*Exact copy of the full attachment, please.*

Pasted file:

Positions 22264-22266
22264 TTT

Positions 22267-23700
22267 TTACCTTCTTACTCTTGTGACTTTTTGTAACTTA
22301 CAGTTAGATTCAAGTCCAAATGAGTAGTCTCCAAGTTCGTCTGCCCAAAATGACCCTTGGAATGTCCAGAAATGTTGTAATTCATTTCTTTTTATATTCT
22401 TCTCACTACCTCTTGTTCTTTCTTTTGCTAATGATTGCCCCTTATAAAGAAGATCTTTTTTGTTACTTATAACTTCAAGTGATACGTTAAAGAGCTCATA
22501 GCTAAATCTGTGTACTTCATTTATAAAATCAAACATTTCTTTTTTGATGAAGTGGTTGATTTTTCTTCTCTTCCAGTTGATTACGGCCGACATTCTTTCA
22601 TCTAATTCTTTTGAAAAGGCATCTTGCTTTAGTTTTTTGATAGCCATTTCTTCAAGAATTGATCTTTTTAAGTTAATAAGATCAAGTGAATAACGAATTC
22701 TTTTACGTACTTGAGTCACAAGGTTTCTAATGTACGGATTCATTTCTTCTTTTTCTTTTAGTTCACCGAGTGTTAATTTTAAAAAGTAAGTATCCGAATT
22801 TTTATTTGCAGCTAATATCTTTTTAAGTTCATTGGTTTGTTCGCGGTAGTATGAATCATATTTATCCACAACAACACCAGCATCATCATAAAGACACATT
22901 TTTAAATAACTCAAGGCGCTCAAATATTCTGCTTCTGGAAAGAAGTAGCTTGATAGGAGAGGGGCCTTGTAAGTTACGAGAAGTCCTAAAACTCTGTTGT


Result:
Positions 22264-22266
22264 TTT

Positions 22267-23700
22267 TTACCTTCTTACTCTTGTGACTTTTTGTAACTTA
22301 CAGTTAGATTCAAGTCCAAATGAGTAGTCTCCAAGTTCGTCTGCCCAAAATGACCCTTGGAATGTCCAGAAATGTTGTAATTCATTTCTTTTTATATTCT
22401 TCTCACTACCTCTTGTTCTTTCTTTTGCTAATGATTGCCCCTTATAAAGAAGATCTTTTTTGTTACTTATAACTTCAAGTGATACGTTAAAGAGCTCATA
22501 GCTAAATCTGTGTACTTCATTTATAAAATCAAACATTTCTTTTTTGATGAAGTGGTTGATTTTTCTTCTCTTCCAGTTGATTACGGCCGACATTCTTTCA
22601 TCTAATTCTTTTGAAAAGGCATCTTGCTTTAGTTTTTTGATAGCCATTTCTTCAAGAATTGATCTTTTTAAGTTAATAAGATCAAGTGAATAACGAATTC
22701 TTTTACGTACTTGAGTCACAAGGTTTCTAATGTACGGATTCATTTCTTCTTTTTCTTTTAGTTCACCGAGTGTTAATTTTAAAAAGTAAGTATCCGAATT
22801 TTTATTTGCAGCTAATATCTTTTTAAGTTCATTGGTTTGTTCGCGGTAGTATGAATCATATTTATCCACAACAACACCAGCATCATCATAAAGACACATT
22901 TTTAAATAACTCAAGGCGCTCAAATATTCTGCTTCTGGAAAGAAGTAGCTTGATAGGAGAGGGGCCTTGTAAGTTACGAGAAGTCCTAAAACTCTGTTGT